• 3.
    Bohm, Christian
    et al.
    Stockholm University, Faculty of Science, Department of Physics.
    Burgess, Thomas
    Stockholm University, Faculty of Science, Department of Physics.
    Hulth, Per Olof
    Stockholm University, Faculty of Science, Department of Physics.
    Hultqvist, Klas
    Stockholm University, Faculty of Science, Department of Physics.
    Johansson, Henrik
    Stockholm University, Faculty of Science, Department of Physics.
    Seo, Seon-Hee
    Stockholm University, Faculty of Science, Department of Physics.
    Walck, Christian
    Stockholm University, Faculty of Science, Department of Physics.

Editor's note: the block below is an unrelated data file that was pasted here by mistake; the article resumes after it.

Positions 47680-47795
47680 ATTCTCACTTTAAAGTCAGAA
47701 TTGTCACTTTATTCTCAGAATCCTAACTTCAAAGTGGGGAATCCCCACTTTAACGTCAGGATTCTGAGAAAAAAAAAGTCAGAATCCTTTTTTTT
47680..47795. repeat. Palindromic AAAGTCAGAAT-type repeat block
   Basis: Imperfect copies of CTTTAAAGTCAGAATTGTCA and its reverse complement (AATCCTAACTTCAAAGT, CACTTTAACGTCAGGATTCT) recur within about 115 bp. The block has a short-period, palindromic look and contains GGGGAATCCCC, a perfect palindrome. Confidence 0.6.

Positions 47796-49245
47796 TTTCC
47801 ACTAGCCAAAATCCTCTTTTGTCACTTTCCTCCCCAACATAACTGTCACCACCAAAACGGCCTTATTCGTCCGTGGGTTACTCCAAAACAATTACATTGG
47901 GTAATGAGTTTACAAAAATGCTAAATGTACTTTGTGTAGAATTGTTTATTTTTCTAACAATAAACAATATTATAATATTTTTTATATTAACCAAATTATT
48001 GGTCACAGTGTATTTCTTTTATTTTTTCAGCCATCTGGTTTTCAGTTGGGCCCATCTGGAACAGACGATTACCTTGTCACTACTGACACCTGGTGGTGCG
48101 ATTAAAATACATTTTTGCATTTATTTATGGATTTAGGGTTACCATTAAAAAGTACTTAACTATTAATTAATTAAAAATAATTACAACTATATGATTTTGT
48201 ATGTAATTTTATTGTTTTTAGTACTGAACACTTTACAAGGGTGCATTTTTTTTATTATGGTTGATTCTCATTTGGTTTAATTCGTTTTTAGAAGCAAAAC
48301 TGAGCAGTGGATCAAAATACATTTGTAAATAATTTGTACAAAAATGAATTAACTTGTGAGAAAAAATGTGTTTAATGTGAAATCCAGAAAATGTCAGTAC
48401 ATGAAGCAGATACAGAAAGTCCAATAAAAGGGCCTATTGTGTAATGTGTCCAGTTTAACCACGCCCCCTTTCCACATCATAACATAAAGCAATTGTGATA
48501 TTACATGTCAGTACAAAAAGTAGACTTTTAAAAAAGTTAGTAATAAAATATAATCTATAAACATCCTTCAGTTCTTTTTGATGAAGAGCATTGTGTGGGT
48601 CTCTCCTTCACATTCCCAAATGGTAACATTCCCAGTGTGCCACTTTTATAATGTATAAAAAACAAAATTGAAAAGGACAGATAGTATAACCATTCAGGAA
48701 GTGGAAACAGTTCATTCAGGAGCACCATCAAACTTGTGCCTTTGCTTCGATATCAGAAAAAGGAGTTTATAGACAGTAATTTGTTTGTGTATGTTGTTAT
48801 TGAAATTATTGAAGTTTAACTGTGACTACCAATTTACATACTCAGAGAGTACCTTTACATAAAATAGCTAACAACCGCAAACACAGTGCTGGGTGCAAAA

Wiedemann, Christin
    Stockholm University, Faculty of Science, Department of Physics.
    Wikström, Gustav
    Stockholm University, Faculty of Science, Department of Physics.
    The IceCube Data Acquisition System: Signal Capture, Digitization, and Timestamping2009In: Nuclear Instruments and Methods in Physics Research Section A: Accelerators, Spectrometers, Detectors and Associated Equipment, ISSN 0168-9002, E-ISSN 1872-9576, Vol. 601, p. 294-316Article in journal (Refereed)
    Abstract [en]